PICA attacks Labor’s ‘flawed’ neg-gearing policy

By Tim Neary 14 May 2018 | 1 minute read

The Property Investors Council of Australia is urging investors to rally against Labor’s “economically damaging” negative gearing policy by signing a new petition on change.org.

PICA chair Ben Kingsley said Labor’s proposed changes to negative gearing will not serve Australia well, both economically and socially.

“You can’t take away upwards of 30 per cent of buyer demand and expect all property values to hold up,” he said.

"Ask yourself, who’s going to buy a brand new property and run it at a loss for several years, if they know these new properties aren’t going to have the buyer demand that they once had?"

According to PICA, Labor’s proposed policy changes will have a number of damaging consequences; including falling prices, loss of jobs, economic lag and rising rents.


Mr Kingsley warned against being misled by Labor’s modelling, particularly in respect to it only marginally affecting property prices.

“All the modelling is flawed because it doesn’t adequately take into consideration what we believe will be a big shift in buyer behaviour,” he said.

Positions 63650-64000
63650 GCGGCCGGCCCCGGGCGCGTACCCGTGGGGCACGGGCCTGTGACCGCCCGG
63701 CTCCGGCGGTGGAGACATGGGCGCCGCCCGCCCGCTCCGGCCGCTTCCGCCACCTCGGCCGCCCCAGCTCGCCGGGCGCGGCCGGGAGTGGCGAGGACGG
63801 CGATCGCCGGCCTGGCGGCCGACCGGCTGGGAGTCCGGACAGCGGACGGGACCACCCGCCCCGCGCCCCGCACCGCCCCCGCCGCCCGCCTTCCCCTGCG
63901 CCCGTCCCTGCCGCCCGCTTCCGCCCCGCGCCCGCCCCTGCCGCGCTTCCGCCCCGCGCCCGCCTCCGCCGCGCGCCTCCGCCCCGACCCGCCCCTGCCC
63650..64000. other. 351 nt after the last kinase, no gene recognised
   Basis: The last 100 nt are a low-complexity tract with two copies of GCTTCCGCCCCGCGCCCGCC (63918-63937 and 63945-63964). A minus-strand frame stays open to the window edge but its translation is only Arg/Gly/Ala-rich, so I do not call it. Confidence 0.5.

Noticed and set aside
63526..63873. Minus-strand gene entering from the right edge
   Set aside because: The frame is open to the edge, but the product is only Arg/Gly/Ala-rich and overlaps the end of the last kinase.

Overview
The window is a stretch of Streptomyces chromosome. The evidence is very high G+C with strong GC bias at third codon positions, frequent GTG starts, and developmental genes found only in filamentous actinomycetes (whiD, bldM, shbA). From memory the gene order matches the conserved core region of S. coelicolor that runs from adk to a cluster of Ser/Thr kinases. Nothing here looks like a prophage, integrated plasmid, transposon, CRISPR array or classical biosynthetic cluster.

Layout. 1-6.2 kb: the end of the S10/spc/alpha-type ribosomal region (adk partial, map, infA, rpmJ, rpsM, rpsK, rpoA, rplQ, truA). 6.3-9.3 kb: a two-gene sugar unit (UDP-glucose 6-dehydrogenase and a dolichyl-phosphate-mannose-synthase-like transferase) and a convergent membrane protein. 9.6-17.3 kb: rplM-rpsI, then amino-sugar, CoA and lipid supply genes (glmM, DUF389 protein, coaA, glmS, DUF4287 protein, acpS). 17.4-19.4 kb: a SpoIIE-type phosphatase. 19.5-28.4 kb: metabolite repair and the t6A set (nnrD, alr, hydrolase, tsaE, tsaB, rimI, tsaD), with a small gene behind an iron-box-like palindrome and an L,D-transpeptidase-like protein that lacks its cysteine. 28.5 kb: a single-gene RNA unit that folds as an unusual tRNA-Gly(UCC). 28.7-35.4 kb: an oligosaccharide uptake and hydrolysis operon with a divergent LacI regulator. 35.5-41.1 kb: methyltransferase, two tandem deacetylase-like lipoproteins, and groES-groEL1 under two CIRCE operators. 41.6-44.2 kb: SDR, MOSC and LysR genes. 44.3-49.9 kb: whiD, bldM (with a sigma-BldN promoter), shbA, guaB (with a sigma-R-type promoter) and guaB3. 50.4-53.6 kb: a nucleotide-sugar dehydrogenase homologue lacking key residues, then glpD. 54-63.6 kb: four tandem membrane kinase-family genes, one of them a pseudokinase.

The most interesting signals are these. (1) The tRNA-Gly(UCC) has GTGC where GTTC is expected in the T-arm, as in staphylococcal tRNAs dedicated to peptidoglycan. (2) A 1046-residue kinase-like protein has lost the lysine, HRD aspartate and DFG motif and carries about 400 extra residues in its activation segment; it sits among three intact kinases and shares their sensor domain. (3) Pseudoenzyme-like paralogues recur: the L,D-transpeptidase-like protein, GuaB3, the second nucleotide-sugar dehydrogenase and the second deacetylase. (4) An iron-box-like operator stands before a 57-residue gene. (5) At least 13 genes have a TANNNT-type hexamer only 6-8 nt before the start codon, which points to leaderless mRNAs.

“A macro reform of this magnitude will absolutely impact buyer behaviour significantly, so much so that it’s very difficult to accurately forecast any realistic model.”


He said PICA’s view is based on anticipating investor behaviour in the face of uncertainty.

“All you need to do is ask a simple question like, ‘Would you invest in property if it didn’t grow in value, yet you had to pay all the loan interest over the years?’” he said.

“We all know the answer to that question.”

Mr Kingsley said the exceptions to falling property prices in the vast majority of markets will be soaring land values for inner-city land, as well as the risk of over-development in city fringe suburbs.

“Demand for inner-city land will soar as investors opt for quality as well as for development potential as close to the city as possible, which will push up prices,” he said.

PICA wants government to introduce regulation in the property investment industry to better protect consumers.

“We are open to some potential reform to CGT exemptions to encourage long-term investors and discourage short-term speculators into the market,” Mr Kingsley said.

"We want to co-operate with all political parties and regulators to help them understand the importance of the residential property market in developing good, sensible and sustainable policy.

"This is the reason why we have created this petition, as there are many of us who are very concerned and through this petition we can show our concern.”

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PICA attacks Labor’s ‘flawed’ neg-gearing policy
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